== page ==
NRI Labour MP Keith Vaz said, to
impose a new "immigrant tax" on foreigners- might discriminatory
London, Feb. 21, 2008
UK Government is planning to impose a new "immigrant tax"
on foreigners coming to the country to help pay for the public services
they use such as the schools and hospitals. Govt. hope to generate
an extra £15 million a year but they need £250 million
more annually to avoid increased council tax. The plans which include
a 'points system' for those seeking British citizenship.
The immigrant numbers have risen in recent years, particularly
from eastern Europe. The additional tax could be set at 10 per cent
of the visa fee, an additional £20 for the usual £200
visa granted to those wishing to stay in Britain longer than six
months. The children and older applicants who are likely to need
more health care will pay more than young and skilled workers.
In 2006-2007, the UK Visas agency raised £190 million from
visa fees from 2.7 million applications.
The immigration minister said "It is fair that those who benefit
most from using our immigration system should help fund it. We welcome
the contribution that legal migrants make to the economy and cultural
life in the UK and we have ensured that these fees, which will usher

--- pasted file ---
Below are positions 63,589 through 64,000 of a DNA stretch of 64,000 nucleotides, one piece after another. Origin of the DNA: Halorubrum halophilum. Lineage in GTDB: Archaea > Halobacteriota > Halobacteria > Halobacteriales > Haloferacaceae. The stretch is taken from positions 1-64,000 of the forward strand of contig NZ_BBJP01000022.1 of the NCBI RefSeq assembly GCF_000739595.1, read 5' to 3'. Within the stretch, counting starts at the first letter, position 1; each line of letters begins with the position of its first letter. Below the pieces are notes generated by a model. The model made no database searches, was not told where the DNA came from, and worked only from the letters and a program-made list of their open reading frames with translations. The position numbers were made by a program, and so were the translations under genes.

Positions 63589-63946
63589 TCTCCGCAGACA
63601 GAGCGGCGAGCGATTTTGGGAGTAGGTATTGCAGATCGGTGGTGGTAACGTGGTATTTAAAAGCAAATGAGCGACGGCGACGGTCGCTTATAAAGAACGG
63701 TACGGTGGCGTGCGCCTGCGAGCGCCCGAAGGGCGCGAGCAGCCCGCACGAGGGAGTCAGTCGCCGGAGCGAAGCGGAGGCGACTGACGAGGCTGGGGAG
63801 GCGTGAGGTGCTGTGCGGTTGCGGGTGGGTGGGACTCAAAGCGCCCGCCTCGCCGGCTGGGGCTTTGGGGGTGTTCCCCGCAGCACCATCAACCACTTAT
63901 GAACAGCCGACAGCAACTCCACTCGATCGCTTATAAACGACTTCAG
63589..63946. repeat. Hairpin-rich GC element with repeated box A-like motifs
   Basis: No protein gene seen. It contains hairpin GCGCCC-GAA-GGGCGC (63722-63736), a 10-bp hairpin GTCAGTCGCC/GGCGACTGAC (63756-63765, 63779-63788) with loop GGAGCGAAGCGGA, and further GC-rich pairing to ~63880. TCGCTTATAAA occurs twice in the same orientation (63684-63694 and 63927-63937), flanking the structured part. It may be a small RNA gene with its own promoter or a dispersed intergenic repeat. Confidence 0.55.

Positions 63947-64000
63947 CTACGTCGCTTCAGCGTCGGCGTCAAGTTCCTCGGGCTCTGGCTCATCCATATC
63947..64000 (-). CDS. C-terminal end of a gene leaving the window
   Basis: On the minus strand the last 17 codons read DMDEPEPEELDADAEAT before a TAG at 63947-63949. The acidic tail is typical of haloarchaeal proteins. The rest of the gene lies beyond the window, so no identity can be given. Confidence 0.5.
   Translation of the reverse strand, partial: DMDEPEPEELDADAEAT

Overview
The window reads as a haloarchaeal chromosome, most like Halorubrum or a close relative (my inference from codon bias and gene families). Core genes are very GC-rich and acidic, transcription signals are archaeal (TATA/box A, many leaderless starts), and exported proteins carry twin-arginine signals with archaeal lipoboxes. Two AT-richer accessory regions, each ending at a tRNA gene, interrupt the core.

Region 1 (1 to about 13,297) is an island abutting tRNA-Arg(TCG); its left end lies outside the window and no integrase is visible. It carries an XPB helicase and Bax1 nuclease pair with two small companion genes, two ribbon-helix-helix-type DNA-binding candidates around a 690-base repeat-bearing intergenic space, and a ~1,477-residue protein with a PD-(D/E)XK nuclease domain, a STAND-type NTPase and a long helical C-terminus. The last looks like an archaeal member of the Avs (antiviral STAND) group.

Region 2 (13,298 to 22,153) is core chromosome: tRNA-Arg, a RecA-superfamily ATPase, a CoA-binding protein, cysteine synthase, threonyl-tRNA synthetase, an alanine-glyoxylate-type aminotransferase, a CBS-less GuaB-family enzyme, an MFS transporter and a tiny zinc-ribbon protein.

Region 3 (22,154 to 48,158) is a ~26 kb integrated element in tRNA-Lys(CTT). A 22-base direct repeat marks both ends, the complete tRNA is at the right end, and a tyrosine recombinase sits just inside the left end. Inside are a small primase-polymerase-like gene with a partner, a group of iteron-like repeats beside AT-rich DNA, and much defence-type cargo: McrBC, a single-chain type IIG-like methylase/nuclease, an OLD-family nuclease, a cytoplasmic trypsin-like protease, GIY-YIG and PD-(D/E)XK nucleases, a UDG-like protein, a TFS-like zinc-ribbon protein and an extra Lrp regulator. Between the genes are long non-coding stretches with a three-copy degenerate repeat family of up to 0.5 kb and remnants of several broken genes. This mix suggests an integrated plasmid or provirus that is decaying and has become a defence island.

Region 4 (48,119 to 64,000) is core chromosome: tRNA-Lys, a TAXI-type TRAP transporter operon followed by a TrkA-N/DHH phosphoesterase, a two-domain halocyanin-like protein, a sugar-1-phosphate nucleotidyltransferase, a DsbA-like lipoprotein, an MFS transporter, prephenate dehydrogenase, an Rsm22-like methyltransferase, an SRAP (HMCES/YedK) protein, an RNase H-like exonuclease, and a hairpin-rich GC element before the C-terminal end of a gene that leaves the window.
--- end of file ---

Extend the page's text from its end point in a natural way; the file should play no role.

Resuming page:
in the biggest reforms to the immigration system in a generation,
are at levels that will not damage our international competitiveness."
NRI Labour MP Keith Vaz said:
- The government's decision to impose a new "immigrant tax"
on foreigners coming to the country might be construed as discriminatory.
- I am concerned that some may view the move to charge some migrants
more as a double taxation, and it may be viewed as discriminatory.
There may be confusion about how they should do so called good
- Supporting the principle of earned citizenship,we have excellent
race relations in Britain and this government has done much to
- We must work hard not to alienate communities and clearly explain
what this paper would mean to them
Migrants are more skilled and often more reliable and hardworking
than British workers, and are fuelling the country's economic growth
to the tune of £6bn a year, according to the first official
study of their impact published yesterday.